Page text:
Thanks to all who have posted here on what to expect. I have posted several times hoping to get some input like this. I know we all need to be upbeat and try to positive, but as a caregiver of a patient who is not willing to do anything but tx’s I am in constant concern over what to expect. Your posts have given me some needed info. I am the educated one on MDS and he does not want to know too much about this terrible disease.



    Oh, the caregiver factor. It is soooo hard. I’m 36, have three small kids I homeschool, a home business I try to help my husband with and caring for my MIL full time. I feel crazy at times. But mostly, just exhausted. So little gets said on this site about or between caregivers from a what to expect standpoint. Maybe because it’s just too hard to talk about and maybe, like you said, because folks just want to be upbeat. But it is reality and at some point we do have to face it. Not sure I really have a point here, just venting about the exhaustion of being a caregiver when other parts of life have to continue on. I’m sort relieved to hear from others who’ve been there/are there. It helps to know I’m not alone.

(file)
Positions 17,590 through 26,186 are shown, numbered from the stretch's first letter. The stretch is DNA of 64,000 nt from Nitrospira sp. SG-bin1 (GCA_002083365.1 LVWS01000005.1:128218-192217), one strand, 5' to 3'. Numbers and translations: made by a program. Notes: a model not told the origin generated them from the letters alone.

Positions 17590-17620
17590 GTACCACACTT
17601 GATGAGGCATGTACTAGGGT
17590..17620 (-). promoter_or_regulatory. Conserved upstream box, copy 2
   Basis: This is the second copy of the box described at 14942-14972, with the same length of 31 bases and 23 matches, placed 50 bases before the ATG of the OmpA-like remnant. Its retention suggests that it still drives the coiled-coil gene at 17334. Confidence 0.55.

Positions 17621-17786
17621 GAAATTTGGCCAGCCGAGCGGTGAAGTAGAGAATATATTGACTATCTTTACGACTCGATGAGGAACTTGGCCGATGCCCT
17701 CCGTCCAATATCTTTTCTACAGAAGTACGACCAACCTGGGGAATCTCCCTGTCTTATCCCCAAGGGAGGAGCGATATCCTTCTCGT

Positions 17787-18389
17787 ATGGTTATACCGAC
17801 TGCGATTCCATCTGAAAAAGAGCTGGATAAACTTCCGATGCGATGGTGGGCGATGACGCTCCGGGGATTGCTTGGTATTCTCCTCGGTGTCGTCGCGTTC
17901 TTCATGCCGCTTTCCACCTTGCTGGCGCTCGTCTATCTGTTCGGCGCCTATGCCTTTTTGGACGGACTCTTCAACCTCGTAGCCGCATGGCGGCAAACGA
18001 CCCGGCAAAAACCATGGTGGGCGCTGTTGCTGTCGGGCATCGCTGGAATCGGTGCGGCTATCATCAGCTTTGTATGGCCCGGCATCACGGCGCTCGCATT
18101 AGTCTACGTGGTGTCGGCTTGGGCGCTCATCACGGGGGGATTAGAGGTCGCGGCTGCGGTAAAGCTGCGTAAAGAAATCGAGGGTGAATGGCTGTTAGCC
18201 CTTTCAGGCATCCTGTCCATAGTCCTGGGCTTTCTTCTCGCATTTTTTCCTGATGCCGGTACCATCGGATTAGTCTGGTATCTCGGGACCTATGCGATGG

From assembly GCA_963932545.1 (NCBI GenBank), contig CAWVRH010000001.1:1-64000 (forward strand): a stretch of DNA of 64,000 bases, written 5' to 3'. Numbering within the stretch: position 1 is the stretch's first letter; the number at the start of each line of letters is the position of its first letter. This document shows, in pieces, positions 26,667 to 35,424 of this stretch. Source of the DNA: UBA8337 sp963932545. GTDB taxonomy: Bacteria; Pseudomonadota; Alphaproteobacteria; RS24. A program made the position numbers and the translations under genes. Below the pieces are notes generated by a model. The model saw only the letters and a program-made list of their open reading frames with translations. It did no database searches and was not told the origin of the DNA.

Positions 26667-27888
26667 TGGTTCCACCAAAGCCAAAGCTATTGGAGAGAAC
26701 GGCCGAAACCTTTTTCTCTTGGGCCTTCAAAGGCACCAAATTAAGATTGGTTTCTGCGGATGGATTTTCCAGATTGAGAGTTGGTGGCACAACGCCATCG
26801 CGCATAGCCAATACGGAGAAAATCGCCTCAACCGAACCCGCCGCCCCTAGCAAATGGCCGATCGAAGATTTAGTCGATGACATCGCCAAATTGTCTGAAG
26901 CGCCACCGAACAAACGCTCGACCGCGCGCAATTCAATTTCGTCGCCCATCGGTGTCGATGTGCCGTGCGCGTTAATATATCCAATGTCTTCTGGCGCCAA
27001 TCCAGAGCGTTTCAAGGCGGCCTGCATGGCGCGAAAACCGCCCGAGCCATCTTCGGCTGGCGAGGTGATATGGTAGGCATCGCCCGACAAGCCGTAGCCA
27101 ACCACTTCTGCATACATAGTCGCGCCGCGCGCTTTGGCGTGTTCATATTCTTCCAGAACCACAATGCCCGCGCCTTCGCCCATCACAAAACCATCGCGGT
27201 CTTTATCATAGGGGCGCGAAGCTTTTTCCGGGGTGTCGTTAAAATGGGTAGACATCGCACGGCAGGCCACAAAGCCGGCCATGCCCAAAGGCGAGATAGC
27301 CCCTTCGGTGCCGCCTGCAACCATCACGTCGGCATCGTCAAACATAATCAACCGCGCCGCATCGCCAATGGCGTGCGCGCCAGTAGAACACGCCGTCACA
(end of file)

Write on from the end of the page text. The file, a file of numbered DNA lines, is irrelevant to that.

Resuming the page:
Hello again,
    I meant to say, in relation to tx, she had 2 units every 3 weeks following discharge from hospital following the SAH. In effect, having transfusions only lasted from October – February. We made the decision to discontinue tx when it became clear that it was just cruel to take her out of bed, into patient transport and then spending 7 hours in the clinic when the benefits were negligable and she was clearly confused and uncomfortable. From the time of discontinuing tx to her death was around 6 weeks.